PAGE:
posted on Sep, 11 2016 @ 02:37 PM
So, a couple of general comments here, directed at no one in particular, but rather at some emerging themes in this thread. Some background first
though; I grew up with wild horses ranging free in the high deserts of Wyoming, and I've participated in some of the wild horse roundups sponsored by
the BLM in that area. In fact, a large number of the total wild horse population comes from this region (they're moved to Colorado because Colorado
is more animal sensitive, but they come from Wyoming). And, as many here may already know, I am also a cattle rancher (and we OWN all our land, and
don't lease from BLM). Consequently, I'm pretty familiar with this issue, and as one poster correctly pointed out; it's not that easy to untangle.
However, here are a couple of general observations about some of the comments in this thread...
Wild Horse repurposing - "Some" wild horses do in fact descend from domesticated horses and can be adopted out and trained to be decent horses. The
key word here is "some". The vast majority of wild horses which are rounded up are not from domesticated horse lines, and / or are WAY too wild to
ever be trained. And sorry, but some of them are dumber than a bag of hammers from in-breeding and bad genetics (something which is impossible to
undo). These last horses are not only a nuisance, they're downright DANGEROUS to people, other horses/livestock and even themselves. So, in order to
understand the 'big picture' you have to look at all of the animals, not just a select few.
Horses tamed the west - No, actually horses did not! Well heeled historians would like to have you believe this, and have written the history books
accordingly, but keep in mind the types of people who write books. No slight intended here, but generally the people who wrote the books about the
old west were the ones most likely to frown on anything but a horse. And, much of this is a direct result of Europe's love affair with horses and
their identification with affluence.
The fact of the matter is, the West was actually settled more with mules and oxen than it was with horses. It wasn't horses who hauled the settlers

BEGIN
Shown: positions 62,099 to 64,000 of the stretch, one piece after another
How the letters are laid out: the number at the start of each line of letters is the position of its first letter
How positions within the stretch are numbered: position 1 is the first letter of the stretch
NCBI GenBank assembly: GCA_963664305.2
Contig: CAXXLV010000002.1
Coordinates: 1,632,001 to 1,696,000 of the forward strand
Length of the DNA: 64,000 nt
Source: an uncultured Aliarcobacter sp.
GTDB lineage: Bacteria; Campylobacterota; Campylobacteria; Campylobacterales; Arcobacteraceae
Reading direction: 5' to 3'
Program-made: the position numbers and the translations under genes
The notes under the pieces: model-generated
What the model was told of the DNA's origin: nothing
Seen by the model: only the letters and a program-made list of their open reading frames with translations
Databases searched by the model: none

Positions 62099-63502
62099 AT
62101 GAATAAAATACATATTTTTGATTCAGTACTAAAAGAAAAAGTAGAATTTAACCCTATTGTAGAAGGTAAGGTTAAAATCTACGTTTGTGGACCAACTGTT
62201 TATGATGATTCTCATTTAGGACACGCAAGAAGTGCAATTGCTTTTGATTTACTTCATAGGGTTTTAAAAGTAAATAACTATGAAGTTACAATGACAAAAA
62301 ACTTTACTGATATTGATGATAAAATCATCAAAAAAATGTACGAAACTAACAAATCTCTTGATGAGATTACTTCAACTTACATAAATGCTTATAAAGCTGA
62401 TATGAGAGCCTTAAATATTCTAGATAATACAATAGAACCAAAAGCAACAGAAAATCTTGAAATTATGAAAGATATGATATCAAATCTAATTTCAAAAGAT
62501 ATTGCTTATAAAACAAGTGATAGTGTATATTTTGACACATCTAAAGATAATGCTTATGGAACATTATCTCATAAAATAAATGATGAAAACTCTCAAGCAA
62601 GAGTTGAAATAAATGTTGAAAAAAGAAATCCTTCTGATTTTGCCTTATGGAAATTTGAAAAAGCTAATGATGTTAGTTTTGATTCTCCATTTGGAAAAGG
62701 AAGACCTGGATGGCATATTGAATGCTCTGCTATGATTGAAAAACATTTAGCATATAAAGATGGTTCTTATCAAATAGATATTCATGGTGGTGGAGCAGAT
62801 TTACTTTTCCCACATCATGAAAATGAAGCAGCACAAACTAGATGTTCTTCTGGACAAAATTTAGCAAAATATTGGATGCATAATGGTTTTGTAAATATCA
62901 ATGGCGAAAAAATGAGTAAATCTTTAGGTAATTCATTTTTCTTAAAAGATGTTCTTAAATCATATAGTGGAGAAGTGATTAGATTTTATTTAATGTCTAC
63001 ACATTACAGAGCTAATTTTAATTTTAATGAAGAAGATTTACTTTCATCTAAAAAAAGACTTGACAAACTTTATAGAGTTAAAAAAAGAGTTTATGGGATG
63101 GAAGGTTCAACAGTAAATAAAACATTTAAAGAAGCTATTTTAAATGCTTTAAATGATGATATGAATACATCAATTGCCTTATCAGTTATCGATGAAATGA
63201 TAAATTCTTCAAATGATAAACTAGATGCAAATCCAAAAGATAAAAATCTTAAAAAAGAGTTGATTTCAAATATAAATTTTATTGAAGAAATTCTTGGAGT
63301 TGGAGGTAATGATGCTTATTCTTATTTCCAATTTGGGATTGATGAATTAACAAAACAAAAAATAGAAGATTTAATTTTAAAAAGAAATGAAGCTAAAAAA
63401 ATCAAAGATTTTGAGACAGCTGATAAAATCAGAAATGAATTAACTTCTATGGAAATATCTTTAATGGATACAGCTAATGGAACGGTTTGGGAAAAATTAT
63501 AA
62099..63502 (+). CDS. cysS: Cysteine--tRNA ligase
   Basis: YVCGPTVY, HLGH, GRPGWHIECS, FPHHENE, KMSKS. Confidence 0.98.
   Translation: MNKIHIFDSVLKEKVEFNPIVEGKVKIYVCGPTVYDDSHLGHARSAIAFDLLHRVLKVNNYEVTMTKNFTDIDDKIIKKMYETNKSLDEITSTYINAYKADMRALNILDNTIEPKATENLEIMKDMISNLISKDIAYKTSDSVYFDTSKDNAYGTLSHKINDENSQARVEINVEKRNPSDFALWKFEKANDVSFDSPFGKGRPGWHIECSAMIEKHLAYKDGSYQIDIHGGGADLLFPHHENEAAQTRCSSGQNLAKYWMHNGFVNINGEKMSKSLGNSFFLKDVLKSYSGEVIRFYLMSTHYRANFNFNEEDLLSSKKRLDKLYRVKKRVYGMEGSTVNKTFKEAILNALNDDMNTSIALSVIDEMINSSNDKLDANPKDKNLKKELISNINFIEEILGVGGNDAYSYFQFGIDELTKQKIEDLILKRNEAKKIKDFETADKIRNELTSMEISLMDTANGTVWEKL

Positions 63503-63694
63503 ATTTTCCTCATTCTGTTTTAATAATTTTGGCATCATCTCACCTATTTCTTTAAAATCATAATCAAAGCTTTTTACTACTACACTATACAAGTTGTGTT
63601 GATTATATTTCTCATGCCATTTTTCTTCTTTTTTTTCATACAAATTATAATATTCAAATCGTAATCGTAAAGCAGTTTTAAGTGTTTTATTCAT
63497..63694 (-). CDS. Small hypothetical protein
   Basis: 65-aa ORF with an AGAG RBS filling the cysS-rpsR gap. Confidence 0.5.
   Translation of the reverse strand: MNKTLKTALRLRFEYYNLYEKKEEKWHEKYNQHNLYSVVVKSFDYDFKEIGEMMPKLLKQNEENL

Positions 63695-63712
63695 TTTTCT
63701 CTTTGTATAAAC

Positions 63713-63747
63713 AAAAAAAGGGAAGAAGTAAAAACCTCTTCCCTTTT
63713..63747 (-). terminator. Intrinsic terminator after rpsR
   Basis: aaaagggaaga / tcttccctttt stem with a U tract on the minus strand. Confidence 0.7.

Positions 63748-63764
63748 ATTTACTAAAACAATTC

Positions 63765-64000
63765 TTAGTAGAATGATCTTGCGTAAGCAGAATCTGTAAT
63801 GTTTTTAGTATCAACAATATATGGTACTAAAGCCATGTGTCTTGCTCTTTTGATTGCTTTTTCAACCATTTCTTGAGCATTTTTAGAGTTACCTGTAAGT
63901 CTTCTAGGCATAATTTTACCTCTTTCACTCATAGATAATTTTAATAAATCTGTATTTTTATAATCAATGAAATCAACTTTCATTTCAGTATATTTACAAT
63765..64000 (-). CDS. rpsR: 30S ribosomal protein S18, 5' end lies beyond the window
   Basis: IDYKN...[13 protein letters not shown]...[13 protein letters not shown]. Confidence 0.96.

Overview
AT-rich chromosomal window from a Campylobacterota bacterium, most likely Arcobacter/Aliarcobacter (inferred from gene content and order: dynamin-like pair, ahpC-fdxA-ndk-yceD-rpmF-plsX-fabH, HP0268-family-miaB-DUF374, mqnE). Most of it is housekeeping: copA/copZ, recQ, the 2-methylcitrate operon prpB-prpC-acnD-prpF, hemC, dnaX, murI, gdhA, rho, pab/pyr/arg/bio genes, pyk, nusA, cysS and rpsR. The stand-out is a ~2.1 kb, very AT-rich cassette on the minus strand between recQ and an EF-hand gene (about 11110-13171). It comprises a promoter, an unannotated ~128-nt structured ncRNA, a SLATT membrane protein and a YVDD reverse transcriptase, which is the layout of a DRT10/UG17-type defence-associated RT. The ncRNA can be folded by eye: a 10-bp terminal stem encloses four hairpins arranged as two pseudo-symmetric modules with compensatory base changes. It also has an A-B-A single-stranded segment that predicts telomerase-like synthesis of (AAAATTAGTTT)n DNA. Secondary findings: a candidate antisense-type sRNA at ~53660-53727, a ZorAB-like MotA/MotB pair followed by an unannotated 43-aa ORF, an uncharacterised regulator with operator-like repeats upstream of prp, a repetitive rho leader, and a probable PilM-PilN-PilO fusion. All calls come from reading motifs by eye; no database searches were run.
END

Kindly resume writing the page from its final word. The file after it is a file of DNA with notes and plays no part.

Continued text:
west across the Oregon trail in the great wagon trains during the mid to late 1800's...it was mules (and to a lesser extent oxen). Mules in
particular, and their value, have been sorely overlooked by historians. Yeah, the dusty gunslinger, hand rolled cigar in his mouth and faded poncho
loses a bit of the romance when he rides into town on a mule, instead of a horse, but that's the reality.
The point here is; we need to be clear and factual about what is happening with the wild horse round ups. We cannot make excuses for these animals
based on biased history. They are not unlike any other wild animal, and should be treated accordingly. If we, people, want them around then we
should find a place for them to co-exist and allow them to be who they are. If they become overpopulated and destructive to their environment then
they need to be culled down to manageable levels. I won't mince words (because I just don't), "cull" means kill. Call it murder if you like, but
that's a bit over the top IMHO. And, on the subject of culling, if this is the decision, as long as regulations ensure it is done humanely then
people shouldn't get excited about what the carcasses are used for (food, dog food, glue, etc.)...they're dead.
Not taking a side really, rather just trying to remove some emotion and inject some balance to the discussion.